Both media platforms, documenting millions of likes, report daily news out of the occupied Palestinian territories. According to Nisreen Al-Khatib, journalist and translator at the Quds News Network, the accounts were blocked even though no Facebook publication standards were violated.
After a widespread outcry, the social media titan restored access to most of the pages over the weekend and apologized for the incident, claiming that it was an accident.
"Our team processes millions of reports each week, and we sometimes get things wrong. We're very sorry about this mistake," the company said Monday in a statement, without providing further detail.
According to Israeli Justice Minister Ayelet Shaked, Facebook granted 95 percent of 158 requests submitted to the company over the past four months to ban content that was considered "incitement."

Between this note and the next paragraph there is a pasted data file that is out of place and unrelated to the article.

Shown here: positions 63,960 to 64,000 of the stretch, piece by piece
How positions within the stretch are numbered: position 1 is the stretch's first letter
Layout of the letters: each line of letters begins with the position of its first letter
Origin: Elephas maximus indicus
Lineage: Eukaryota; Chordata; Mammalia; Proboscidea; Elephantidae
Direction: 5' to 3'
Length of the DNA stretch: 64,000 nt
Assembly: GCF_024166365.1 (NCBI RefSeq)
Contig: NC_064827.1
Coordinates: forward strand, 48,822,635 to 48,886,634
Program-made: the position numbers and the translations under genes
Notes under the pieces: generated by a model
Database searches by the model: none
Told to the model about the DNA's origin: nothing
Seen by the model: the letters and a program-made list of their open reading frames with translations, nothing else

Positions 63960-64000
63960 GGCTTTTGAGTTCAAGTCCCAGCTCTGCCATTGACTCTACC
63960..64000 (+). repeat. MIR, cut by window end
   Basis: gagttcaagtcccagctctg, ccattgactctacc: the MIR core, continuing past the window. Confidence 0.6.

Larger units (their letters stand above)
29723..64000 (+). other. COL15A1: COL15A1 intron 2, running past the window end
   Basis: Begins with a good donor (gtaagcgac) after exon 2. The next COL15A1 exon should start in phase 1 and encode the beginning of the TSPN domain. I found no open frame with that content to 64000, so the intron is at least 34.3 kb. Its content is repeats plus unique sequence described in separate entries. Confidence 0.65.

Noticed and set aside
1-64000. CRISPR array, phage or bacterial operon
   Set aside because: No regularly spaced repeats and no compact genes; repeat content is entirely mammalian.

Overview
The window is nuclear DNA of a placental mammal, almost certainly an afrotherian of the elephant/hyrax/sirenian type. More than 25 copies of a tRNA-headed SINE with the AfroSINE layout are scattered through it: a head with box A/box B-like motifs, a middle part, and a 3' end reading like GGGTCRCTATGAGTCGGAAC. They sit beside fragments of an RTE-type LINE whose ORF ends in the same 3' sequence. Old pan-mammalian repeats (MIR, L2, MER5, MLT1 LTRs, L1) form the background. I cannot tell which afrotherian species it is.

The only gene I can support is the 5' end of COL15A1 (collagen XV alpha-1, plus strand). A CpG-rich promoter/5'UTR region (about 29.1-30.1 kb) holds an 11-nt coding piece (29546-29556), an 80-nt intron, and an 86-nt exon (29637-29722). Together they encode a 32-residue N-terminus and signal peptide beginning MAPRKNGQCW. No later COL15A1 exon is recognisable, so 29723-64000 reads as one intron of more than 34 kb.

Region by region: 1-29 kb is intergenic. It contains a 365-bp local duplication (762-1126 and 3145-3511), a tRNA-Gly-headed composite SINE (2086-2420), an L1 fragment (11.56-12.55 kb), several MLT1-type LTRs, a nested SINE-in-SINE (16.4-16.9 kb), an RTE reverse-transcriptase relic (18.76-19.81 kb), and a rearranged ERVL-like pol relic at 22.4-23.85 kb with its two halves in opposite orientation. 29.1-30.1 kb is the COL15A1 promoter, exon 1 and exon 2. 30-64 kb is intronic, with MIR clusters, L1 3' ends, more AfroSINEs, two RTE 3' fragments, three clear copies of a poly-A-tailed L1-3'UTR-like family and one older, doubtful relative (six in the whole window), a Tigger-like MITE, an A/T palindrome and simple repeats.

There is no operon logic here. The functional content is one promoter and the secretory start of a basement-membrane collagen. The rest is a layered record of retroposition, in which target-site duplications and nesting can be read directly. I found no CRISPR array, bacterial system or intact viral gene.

Al-Khatib claims that there have been numerous cases of Palestinian news agencies receiving Facebook bans without explanation, including blocking Gaza 24.
Palestinians recognizing the necessity of social media freedom are concerned that the Israeli campaign will result in a censorship of free expression, and call on users to protest Facebook by boycotting it for two hours on Sunday.